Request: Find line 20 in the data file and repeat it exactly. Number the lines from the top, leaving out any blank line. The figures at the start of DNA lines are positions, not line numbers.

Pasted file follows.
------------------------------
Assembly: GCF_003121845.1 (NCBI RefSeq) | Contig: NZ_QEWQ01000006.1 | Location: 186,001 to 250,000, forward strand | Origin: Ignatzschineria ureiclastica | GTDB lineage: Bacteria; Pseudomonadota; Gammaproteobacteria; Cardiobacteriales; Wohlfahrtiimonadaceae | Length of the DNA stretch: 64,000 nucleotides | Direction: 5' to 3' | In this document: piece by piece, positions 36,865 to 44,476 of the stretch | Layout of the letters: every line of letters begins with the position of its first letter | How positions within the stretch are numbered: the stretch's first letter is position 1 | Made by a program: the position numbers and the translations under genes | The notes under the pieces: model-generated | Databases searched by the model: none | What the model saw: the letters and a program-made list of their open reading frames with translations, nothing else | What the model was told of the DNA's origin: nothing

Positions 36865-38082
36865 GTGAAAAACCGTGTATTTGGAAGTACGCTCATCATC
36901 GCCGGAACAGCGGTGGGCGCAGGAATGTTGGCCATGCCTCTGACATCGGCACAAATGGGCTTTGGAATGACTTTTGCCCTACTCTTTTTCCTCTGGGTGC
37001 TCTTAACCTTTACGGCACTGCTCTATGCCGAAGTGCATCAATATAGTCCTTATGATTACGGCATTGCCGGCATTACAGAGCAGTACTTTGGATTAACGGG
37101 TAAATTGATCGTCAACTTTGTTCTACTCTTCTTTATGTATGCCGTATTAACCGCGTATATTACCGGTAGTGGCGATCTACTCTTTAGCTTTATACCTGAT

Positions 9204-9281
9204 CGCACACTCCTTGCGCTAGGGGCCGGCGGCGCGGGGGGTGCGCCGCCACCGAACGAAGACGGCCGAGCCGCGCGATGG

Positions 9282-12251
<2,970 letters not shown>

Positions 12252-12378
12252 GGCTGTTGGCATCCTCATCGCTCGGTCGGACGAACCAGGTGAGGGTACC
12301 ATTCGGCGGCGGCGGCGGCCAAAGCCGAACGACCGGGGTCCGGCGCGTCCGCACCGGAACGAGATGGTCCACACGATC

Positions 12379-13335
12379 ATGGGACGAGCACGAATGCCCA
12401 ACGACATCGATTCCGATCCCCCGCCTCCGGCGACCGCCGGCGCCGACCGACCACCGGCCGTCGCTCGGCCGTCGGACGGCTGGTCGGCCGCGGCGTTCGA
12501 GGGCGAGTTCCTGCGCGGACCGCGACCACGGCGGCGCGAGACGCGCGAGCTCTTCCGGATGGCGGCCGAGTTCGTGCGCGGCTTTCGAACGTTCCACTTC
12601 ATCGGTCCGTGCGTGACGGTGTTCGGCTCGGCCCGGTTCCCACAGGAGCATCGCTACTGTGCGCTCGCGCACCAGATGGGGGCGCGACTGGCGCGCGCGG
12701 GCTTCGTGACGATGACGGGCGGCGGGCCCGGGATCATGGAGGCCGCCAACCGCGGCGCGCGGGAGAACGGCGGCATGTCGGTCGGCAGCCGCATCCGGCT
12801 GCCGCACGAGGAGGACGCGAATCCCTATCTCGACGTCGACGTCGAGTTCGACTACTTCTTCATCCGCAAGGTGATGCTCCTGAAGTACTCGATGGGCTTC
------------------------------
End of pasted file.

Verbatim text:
12801 GCCGCACGAGGAGGACGCGAATCCCTATCTCGACGTCGACGTCGAGTTCGACTACTTCTTCATCCGCAAGGTGATGCTCCTGAAGTACTCGATGGGCTTC